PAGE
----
It seems that over the last few months, the rise in auto sales has been driven mostly by the demand for small and midsize SUVs, according to a recent article at michiganradio.org.
In the month of April, crossover SUVs were the big sellers as consumers flocked to buy vehicles that sit up higher, but offer the handling of a car. Companies who reported sales gains in the U.S. included Fiat Chrysler, Ford, General Motors, Nissan, and Toyota. However, dealers say the gains in sales of the crossover SUVs came at the expense of small and midsize cars.
According to the article, sales of the Chevrolet Equinox midsize SUV jumped a roaring 42%, sending GMs sales up by 5.9% for the month of April. For Ford, the Edge midsize SUV sales soared 78% from one year ago, after the Edge was revamped. This resulted in Ford gaining 5%, its best April in nine years.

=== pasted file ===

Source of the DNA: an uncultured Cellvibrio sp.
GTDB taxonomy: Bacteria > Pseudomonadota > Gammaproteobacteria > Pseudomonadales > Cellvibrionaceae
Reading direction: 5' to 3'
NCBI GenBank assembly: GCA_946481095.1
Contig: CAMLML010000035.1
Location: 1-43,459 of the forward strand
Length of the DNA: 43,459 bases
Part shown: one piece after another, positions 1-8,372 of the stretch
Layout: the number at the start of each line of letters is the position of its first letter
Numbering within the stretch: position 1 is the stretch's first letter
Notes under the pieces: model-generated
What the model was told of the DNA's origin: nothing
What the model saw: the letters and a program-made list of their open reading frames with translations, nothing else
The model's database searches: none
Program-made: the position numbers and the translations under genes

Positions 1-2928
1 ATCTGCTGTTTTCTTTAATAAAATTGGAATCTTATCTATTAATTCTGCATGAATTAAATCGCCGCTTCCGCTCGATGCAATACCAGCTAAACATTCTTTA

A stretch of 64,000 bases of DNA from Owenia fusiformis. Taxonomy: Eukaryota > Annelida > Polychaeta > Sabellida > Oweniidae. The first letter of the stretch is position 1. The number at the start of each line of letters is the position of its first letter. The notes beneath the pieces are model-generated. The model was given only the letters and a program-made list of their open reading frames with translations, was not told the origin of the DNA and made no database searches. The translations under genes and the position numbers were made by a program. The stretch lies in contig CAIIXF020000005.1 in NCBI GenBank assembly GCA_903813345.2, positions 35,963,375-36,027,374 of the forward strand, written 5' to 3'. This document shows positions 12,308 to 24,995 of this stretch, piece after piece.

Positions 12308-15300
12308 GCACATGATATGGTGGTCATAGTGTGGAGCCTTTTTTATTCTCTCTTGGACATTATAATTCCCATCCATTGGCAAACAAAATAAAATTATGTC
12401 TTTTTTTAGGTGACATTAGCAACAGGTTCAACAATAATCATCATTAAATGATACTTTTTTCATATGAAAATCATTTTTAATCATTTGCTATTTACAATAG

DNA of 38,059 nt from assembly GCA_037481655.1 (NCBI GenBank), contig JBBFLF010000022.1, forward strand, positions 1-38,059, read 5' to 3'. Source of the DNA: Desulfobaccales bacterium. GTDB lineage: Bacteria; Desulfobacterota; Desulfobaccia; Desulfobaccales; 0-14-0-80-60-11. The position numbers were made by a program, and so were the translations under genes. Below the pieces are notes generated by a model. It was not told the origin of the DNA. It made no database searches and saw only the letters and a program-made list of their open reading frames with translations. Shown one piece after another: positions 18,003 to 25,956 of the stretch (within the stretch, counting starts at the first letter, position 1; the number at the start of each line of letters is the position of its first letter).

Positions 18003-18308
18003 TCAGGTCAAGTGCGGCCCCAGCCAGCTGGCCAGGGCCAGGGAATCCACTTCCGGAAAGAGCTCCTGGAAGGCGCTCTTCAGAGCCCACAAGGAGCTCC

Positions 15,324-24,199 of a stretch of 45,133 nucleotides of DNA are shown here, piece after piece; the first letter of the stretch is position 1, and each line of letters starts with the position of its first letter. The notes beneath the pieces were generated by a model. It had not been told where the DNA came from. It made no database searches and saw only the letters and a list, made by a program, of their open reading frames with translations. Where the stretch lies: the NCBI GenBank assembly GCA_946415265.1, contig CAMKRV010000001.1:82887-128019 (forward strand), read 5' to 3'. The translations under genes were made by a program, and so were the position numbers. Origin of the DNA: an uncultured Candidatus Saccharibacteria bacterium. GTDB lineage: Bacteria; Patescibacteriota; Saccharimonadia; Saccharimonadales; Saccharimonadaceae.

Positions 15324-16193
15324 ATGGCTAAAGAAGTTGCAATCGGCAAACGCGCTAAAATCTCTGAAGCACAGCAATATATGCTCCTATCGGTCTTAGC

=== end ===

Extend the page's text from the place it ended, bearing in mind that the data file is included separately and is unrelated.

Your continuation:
Fiat Chrysler’s sales in the U.S. were up approximately 6%, with a 20% increase in sales of the Jeep. Sales of the Nissan Rogue SUV rose by about 45%, sending Nissan’s sales up 5.7%. While most auto makers saw increases in sales for April, Volkswagen lagged behind due to the fact the company lacks strong SUVs.
What is a crossover SUV, exactly? Essentially, traditional SUVs are based on the chassis of a truck and use a ‘body on frame’ design, while crossovers are based on the platform of a car, and have a body/frame that is one piece. The result is a vehicle with features of both a passenger vehicle (particularly hatchback/station wagons) and an SUV.
At CarMark Hawaii, we know that consumers’ preferences in automobiles change over the years; not too many years ago, big SUVs were all the rage. Today, consumers seem to favor smaller, more eco-friendly choices.
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